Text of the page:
IMR Press / FBL / Volume 14 / Issue 13 / DOI: 10.2741/3587

Frontiers in Bioscience-Landmark (FBL) is published by IMR Press from Volume 26 Issue 5 (2021). Previous articles were published by another publisher on a subscription basis, and they are hosted by IMR Press on as a courtesy and upon agreement with Frontiers in Bioscience.

Open Access Article
Settings and mechanisms for trans-cellular diapedesis
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1 Beth Israel Deaconess Medical Center, Department of Medicine, Harvard Medical School, Boston MA 02215

Academic Editor: Ying-Fu Chen

Front. Biosci. (Landmark Ed) 2009, 14(13), 5066–5083;
Published: 1 June 2009
(This article belongs to the Special Issue Leukocyte trans-endothelial migration)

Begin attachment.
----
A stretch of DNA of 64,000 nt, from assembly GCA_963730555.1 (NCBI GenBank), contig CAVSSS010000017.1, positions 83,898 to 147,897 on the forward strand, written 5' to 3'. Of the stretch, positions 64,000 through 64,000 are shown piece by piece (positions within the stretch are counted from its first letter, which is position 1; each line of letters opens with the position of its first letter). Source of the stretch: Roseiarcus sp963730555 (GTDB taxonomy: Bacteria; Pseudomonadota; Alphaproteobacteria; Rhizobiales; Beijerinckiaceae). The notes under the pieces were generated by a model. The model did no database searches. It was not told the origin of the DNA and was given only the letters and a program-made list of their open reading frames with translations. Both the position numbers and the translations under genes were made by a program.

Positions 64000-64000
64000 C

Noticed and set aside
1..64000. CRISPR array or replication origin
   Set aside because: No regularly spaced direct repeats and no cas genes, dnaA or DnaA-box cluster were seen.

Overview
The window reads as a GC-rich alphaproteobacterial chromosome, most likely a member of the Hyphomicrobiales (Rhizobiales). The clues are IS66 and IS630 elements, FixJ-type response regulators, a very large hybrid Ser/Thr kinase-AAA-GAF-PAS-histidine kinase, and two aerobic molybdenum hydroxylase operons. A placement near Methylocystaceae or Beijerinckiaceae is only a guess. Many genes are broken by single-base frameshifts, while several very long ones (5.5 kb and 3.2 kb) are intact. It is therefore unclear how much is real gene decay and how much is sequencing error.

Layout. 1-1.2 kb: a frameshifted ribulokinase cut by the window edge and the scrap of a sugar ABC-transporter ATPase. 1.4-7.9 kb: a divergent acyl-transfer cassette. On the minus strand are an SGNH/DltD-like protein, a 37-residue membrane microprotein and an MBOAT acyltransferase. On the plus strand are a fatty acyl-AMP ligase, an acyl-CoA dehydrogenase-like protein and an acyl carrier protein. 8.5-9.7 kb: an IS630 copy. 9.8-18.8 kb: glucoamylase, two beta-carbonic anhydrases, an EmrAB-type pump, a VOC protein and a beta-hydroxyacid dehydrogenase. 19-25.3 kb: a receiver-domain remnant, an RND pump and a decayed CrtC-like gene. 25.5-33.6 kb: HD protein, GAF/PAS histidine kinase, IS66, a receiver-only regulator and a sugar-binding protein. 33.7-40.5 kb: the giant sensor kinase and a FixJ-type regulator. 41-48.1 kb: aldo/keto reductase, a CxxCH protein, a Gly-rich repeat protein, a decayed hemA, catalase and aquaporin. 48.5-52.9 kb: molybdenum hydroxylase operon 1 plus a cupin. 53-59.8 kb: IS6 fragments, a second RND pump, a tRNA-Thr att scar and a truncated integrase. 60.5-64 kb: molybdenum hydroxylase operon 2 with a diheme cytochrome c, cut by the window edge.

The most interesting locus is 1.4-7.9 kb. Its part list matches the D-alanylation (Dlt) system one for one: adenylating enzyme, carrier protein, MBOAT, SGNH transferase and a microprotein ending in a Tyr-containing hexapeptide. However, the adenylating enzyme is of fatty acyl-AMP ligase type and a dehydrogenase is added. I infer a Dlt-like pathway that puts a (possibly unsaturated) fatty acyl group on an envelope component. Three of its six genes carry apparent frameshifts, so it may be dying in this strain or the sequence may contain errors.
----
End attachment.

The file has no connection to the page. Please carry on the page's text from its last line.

Immune system functions require blood leukocytes to continuously traffic throughout the body and repeatedly cross endothelial barriers (i.e., diapedese) as they enter (intravasation) and exit (extravasation) the circulation. The earliest studies to directly characterize diapedesis in vivo suggested co-existence of two distinct migratory pathways: between (para-cellular) and through (trans-cellular) individual endothelial cells. However, in the absence of conclusive in vitro observations, the latter pathway remained poorly accepted. The recent emergence of unambiguous in vitro reports of trans-cellular diapedesis has begun to illuminate mechanisms for this pathway and has renewed interest in its physiological roles. A thorough reevaluation of the existing literature reveals a large number of studies documenting significant use of the trans-cellular pathway in diverse in vivo settings. These include constitutive trafficking in bone marrow and lymphoid organs as well as upregulated extravasation in peripheral tissues during inflammation. Here we collectively summarize these in vivo observations alongside the emerging in vitro data in order to provide a framework for understanding the settings, mechanisms and roles for the trans-cellular route of diapedesis.

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